Little Brother – The Minstrel ShowMusic Reviews Little Brother
Stickin’ It To The ‘Mang’: Rap trio attempts grand statement about institutionalized racism
The trio Little Brother—rappers Big Pooh and Phonte with DJ 9th Wonder—has officially popped off, and finally, N.C. rap has a respectable national foothold, toppling Petey Pablo from a very tiny pedestal. Emerging from a larger crew called the Justus League in 2001, the trio built regional buzz with frequent performances and an honest approach—eschewing glamorous fantasy, they rapped about their day jobs, insecurities and dreams. After generating Internet buzz, Little Brother signed a deal with Oakland label ABB and released its debut, which sparked enough national interest for 9th Wonder to sell beats to Jay-Z and Destiny’s Child.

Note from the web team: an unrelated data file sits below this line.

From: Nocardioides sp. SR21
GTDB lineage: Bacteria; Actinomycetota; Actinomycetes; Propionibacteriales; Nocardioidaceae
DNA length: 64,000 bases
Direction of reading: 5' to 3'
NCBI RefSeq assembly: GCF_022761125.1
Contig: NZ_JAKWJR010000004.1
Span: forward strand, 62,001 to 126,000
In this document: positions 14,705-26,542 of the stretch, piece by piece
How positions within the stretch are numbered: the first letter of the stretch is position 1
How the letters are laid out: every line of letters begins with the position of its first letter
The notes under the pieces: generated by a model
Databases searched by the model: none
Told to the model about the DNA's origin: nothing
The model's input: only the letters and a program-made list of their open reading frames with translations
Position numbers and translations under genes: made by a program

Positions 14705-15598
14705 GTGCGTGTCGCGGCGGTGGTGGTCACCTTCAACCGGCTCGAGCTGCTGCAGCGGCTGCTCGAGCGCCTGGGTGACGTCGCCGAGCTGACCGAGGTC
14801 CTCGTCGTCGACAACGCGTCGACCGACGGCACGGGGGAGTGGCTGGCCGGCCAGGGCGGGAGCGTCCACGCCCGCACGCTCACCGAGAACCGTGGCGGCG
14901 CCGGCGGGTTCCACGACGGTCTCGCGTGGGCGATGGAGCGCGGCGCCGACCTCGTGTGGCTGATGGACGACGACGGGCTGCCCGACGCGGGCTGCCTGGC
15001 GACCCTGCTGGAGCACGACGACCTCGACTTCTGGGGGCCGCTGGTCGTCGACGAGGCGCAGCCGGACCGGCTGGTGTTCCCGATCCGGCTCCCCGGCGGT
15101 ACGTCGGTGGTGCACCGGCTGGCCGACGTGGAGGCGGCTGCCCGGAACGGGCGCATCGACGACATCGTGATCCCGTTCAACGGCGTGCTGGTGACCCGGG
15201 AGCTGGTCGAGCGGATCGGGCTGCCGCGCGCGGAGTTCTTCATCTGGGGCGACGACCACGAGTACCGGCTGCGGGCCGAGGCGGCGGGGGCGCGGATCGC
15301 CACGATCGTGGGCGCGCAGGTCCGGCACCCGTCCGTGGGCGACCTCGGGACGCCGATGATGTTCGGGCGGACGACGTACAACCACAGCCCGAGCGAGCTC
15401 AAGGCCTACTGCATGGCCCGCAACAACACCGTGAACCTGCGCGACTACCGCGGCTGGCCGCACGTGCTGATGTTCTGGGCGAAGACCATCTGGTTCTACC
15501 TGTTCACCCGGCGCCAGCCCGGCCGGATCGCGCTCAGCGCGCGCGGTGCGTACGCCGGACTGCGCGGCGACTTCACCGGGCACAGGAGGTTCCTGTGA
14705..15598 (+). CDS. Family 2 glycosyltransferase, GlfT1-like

On the group’s major-label sophomore effort, Little Brother acknowledges that the stakes are higher: “Niggas is listening now, so I better have something to say to ’em.” In meeting these expectations, Little Brother hunkers down in its familiar style, and if the musical content of The Minstrel Show could be described with one word, it’s “solid.” Lyrically, Pooh and Te split time between textbook braggadocio rhymes and inspirational raps about the perils of coming up in the rap game from a middle-class background; each is an intelligent MC, opting for substance over flash. They admirably resist the urge to cash in on Southern rap’s current cachet—there’s no affected Southern slang, no ad libs or crispy-fried crunk inflections, no “jawns” or “mangs.” The beats are serviceable and melodic, if a bit rote. On “Still Lives Through,” there’s the line, “Today’s fan is tomorrow’s rap critic / One day they giving you the thumbs up, the next / They telling 9th to go and switch his drums up.” Maybe the criticism is more friendly advice than hating: All good producers have a recognizable aesthetic, but 9th might’ve painted himself into a corner, as the entire album relies so heavily on soul breaks, tinny synths and, especially, the same flat, compressed snare, that it starts to blur by the end. Thematically, The Minstrel Show lambastes a rap establishment where white powerbrokers get rich exploiting black performers. Some rap critics have blasted the group for being hypocritical, for recycling A Tribe Called Quest in The Year That Kanye Made and trying to pass it off as revolutionary. This is due to Little Brother’s heavy-handedness—they’d have done better to omit the didactic skits and make their point by tacit counterexample. “All For You” is a humane investigation of paternity’s challenges in the vein of OutKast’s “Ms. Jackson,” and the respectful come-ons of “Slow it Down” are the opposite of the Ying Yang Twins’ portrayal of the black man as a misogynistic sexual predator. If it’s too naive to say Little Brother is altruistically crusading for social justice, it’s too skeptical to say they’re cynically exploiting their audience’s sense of self-righteousness. The trio’s screed stems from a complex mixture of both impulses, and in the end what we get is a group of ambitious young men grappling with large concepts and trying to articulate their place in the game.